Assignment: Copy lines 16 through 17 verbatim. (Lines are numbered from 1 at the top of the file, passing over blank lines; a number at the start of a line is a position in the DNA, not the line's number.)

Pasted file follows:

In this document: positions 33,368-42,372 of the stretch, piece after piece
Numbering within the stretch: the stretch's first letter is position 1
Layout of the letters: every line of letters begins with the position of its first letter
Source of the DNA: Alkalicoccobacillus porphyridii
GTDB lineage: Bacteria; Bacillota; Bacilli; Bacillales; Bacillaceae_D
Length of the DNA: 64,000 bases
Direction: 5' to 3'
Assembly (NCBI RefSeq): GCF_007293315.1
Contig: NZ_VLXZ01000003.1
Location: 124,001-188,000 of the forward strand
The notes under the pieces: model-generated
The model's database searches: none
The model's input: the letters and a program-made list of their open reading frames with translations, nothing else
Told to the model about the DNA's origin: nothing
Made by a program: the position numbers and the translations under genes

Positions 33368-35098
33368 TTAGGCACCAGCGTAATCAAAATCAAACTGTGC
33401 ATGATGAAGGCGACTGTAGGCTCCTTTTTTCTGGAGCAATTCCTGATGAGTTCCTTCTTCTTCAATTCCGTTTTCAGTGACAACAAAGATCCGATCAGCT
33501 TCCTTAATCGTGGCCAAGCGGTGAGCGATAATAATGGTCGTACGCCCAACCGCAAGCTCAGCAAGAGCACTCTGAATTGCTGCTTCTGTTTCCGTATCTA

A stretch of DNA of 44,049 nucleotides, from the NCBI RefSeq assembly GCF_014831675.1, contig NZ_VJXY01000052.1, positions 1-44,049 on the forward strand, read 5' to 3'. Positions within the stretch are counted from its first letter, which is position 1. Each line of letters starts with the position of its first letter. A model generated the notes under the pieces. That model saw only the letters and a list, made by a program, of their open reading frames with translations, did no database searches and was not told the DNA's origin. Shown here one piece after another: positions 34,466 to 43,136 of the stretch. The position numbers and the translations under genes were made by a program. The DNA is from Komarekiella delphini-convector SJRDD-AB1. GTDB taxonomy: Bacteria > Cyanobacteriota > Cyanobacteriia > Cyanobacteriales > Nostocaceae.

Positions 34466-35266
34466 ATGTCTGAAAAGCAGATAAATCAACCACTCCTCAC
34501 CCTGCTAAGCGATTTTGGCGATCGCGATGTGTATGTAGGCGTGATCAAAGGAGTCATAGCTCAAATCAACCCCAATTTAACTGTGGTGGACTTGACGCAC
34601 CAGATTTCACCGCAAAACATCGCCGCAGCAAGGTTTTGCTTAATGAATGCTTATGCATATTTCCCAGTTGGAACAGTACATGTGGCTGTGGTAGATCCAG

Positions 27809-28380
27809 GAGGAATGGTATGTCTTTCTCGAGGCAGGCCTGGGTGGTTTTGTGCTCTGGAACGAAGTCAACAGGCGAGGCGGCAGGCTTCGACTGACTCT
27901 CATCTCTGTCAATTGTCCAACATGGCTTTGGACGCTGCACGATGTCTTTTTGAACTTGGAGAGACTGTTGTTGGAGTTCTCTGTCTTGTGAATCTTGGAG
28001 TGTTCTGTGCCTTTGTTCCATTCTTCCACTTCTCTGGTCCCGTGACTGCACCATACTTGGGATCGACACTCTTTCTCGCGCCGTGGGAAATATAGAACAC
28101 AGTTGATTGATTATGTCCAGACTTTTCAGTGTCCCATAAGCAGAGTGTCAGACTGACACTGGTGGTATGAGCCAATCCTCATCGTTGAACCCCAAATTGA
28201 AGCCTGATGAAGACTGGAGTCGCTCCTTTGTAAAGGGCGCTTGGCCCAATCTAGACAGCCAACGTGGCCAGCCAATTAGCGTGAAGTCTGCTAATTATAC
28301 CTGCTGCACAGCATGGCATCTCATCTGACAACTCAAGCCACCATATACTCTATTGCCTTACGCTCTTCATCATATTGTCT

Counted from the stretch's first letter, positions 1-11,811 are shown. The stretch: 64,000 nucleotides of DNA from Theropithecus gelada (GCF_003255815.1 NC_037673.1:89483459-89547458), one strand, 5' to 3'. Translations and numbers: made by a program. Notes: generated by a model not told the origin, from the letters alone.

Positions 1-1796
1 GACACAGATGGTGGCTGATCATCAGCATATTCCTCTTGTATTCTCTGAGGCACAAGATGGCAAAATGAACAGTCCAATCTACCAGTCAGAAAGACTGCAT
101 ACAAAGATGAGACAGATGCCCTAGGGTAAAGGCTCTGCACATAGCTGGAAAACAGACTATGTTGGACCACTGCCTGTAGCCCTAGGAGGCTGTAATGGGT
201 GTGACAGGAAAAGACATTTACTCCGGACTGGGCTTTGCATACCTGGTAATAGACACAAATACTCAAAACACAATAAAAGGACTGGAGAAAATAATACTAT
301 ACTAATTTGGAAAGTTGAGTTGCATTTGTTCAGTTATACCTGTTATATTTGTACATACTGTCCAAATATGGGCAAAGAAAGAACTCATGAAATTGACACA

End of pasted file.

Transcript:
Positions 33368-35098
33368 TTAGGCACCAGCGTAATCAAAATCAAACTGTGC